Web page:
There are moments of collective happiness, distress and grief amongst the refugees in the Indonesian town of Cisarua. They are moments that make the viewer smile and cry along with the refugees.
Cisarua, just south of Jakarta on the island of West Java, had been the refugees’ 'staging post' where they gathered before boarding boats and risking their lives to reach Australia.
In September 2013, when Australia initiated Operation Sovereign Borders to stop refugee boats from entering Australia, The Staging Post director and producer Jolyon Hoff was living in Jakarta. He went to Cisarua to find out more about the refugees.
“I wanted to meet the refugees, I wanted to know who were they, where did they come from, and what were they going to do now?” he said.
Muzafar and Khadim
In his search, he meets two Hazara refugees from Afghanistan - Muzafar Ali and Khadim Dai.
Khadim, 17 at the time, was working on a short film about his flatmates and Muzafar was a photographer. On their first meeting, the three men decided to make a film - resulting in 'The Staging Post'.
The film was recently screened in Bassendean, Western Australia. During Refugee Week in June last year the documentary was screened in more than 20 locations around Australia.
‘Refugee education revolution’
Despite warnings from the UNHCR to not engage in any organized activity, Muzafar, Khadim and few others brought refugees in Cisarua together and decided to start a learning centre for their kids and fellow refugees.
Right to left: Director Jolyon Hoff, Khadim and Muzafar Source: Supplied
By starting this school they soon sparked a “refugee education revolution” and as a result, about 1,500 refugees were studying in over ten refugee-led schools in Indonesia as of 2018.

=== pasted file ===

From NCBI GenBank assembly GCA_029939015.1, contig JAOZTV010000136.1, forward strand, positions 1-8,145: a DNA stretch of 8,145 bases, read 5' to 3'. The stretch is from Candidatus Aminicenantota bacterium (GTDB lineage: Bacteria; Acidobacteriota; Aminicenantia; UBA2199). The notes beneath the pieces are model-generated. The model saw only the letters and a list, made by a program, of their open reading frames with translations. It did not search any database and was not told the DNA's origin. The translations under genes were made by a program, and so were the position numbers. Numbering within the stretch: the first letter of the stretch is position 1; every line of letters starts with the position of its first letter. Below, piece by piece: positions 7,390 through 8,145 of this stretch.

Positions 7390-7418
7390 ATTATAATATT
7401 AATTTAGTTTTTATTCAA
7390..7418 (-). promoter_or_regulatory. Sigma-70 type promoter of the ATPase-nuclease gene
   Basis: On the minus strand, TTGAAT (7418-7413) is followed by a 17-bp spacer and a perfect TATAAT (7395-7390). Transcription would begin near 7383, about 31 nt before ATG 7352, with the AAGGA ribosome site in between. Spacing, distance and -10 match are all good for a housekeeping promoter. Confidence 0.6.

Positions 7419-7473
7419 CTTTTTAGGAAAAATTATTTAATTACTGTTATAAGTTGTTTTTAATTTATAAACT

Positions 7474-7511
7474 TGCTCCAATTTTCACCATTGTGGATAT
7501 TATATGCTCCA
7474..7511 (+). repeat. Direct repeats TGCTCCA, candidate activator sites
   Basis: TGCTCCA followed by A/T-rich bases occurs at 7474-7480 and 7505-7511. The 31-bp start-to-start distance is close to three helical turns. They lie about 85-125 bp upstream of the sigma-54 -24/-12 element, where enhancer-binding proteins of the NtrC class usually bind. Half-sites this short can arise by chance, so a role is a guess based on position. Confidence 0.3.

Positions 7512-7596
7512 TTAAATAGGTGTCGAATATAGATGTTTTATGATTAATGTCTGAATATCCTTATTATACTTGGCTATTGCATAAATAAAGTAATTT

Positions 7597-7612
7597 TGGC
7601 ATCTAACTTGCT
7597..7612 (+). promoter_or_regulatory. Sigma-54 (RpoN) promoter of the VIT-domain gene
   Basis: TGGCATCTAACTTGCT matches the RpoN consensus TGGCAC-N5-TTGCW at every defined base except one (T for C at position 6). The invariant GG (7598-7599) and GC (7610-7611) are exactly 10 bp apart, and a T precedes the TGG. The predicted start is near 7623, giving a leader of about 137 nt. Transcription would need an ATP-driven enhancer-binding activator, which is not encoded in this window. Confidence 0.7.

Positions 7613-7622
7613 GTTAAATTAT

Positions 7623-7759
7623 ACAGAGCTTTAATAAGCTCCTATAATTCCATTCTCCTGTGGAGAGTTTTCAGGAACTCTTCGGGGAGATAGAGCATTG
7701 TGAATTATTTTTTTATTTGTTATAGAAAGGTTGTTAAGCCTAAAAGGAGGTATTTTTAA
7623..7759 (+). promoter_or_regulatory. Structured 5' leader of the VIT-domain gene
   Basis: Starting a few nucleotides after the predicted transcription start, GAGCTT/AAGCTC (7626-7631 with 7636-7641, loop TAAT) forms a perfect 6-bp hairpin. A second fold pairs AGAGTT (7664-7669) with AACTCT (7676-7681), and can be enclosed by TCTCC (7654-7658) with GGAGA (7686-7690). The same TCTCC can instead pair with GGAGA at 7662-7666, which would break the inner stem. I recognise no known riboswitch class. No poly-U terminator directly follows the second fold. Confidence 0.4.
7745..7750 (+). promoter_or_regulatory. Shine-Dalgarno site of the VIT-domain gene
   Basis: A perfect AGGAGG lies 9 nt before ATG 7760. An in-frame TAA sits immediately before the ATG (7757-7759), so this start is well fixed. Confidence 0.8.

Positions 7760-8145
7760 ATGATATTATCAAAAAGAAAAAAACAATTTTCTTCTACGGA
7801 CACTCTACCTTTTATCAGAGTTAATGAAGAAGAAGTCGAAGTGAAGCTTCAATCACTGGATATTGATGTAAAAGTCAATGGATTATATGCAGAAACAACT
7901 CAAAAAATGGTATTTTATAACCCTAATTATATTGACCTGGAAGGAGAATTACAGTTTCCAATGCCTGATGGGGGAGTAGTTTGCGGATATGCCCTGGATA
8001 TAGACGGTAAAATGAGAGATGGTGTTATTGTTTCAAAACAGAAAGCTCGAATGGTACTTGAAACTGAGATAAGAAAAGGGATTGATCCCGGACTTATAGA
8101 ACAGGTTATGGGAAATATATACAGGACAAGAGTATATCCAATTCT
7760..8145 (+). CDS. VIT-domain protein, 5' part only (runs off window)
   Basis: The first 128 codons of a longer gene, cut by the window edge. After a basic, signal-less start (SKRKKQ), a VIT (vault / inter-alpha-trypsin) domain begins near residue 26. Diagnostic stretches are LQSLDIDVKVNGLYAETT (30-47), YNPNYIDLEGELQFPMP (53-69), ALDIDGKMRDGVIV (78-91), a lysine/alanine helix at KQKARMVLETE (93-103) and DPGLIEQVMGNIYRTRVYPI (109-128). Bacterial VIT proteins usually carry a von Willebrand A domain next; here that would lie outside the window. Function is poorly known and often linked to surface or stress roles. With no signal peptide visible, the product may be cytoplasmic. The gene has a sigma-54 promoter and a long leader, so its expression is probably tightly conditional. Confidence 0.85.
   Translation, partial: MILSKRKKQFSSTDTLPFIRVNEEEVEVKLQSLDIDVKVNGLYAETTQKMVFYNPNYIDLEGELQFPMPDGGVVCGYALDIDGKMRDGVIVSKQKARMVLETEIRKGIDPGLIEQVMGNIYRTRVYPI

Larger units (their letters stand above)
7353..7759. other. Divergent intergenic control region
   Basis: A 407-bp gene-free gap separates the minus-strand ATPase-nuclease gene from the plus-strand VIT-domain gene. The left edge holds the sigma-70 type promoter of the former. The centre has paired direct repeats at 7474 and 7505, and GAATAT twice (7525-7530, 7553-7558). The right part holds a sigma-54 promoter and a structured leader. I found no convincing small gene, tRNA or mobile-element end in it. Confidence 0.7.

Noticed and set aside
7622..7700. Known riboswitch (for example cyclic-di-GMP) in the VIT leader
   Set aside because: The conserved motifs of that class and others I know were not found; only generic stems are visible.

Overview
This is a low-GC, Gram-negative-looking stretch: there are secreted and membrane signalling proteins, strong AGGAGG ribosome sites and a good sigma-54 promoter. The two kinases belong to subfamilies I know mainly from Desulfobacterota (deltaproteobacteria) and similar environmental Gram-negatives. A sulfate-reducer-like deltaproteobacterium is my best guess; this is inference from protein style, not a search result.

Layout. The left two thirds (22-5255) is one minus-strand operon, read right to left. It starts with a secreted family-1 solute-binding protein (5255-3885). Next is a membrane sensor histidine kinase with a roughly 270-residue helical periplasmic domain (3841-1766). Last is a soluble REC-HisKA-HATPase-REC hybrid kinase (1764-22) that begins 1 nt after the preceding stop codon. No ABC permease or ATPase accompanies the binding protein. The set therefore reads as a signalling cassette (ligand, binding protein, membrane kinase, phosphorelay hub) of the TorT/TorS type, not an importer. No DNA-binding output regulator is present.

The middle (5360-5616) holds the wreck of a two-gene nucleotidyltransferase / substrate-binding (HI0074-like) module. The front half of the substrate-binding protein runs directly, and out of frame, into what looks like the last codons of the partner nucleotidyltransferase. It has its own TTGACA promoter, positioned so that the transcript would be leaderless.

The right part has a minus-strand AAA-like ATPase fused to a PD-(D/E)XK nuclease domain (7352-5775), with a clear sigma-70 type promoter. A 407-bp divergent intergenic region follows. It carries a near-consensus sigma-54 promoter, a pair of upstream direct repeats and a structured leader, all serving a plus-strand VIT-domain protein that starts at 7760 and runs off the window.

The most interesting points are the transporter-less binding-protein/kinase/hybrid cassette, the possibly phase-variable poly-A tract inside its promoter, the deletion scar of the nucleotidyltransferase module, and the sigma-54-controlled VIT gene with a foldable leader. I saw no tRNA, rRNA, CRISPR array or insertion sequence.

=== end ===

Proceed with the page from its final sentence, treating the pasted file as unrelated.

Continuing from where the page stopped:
Jolyon later registered the Cisarua Learning Charity in Australia to support refugee schools founded by his friends in Indonesia. The three of them now manage the charity.
A girl in remote village of Daikundi province, 2008 Source: Courtesy of Muzafar Ali
Muzafar, 33, left his hometown Gizab district of Oruzgan province when he was a child and settled in Quetta city in Pakistan. He returned to Afghanistan in 2004 and started working as provincial coordinator with the United Nations’ Development Program for Afghanistan in the newly founded province of Daikundi.
For seven years he worked with different UN departments in Bamyan, Maidan Wardak and Daikundi provinces of Afghanistan.
Through travelling with his work, Muzafar also gained a reputation as a photographer, capturing images of remote areas of Afghanistan. His photos have been displayed in various exhibitions in Kabul, the US, Canada and even North Korea.
Nili, Daikundi Province’s capital Source: Courtesy of Muzafar Ali
Escape from the Taliban
In December 2012 Muzafar managed to escape the Taliban by saying his daughter was sick and that he was taking her to Kabul for treatment when the insurgents stopped his car and questioned him.
On that day, he decided to leave Afghanistan forever.
“As a father, husband, brother and son I don’t want to leave this world,” he told SBS Dari. “Who will look after these four women who will be left behind me? My wife, my daughter, my mother and my sister.”
“I am the fifth generation as a refugee. I want to end this dilemma for my daughter. I want her to live without fear,” Muzafar says in the film.
Amid targeted killings of Hazaras in Quetta, Pakistan in mid-2013, he and his family decided to make the journey to Indonesia to seek asylum. They sold all of their belongings.
After two years in Cisarua, Muzafar and his family were granted visas by Australia; he now lives in Adelaide, South Australia and studies at the University of South Australia. However, he says he wants to go back to Indonesia to work with refugees after finishing his studies.
For the approximately 14,000 refugees and asylum seekers, including a large population of Hazara refugees from Afghanistan and Pakistan, there is no prospect of resettlement in Indonesia. They cannot work there and so remain in a state of uncertainty.
Jolyon Hoff says the UNHCR recently advised them that they should expect to be 'stuck for up to 25 years'.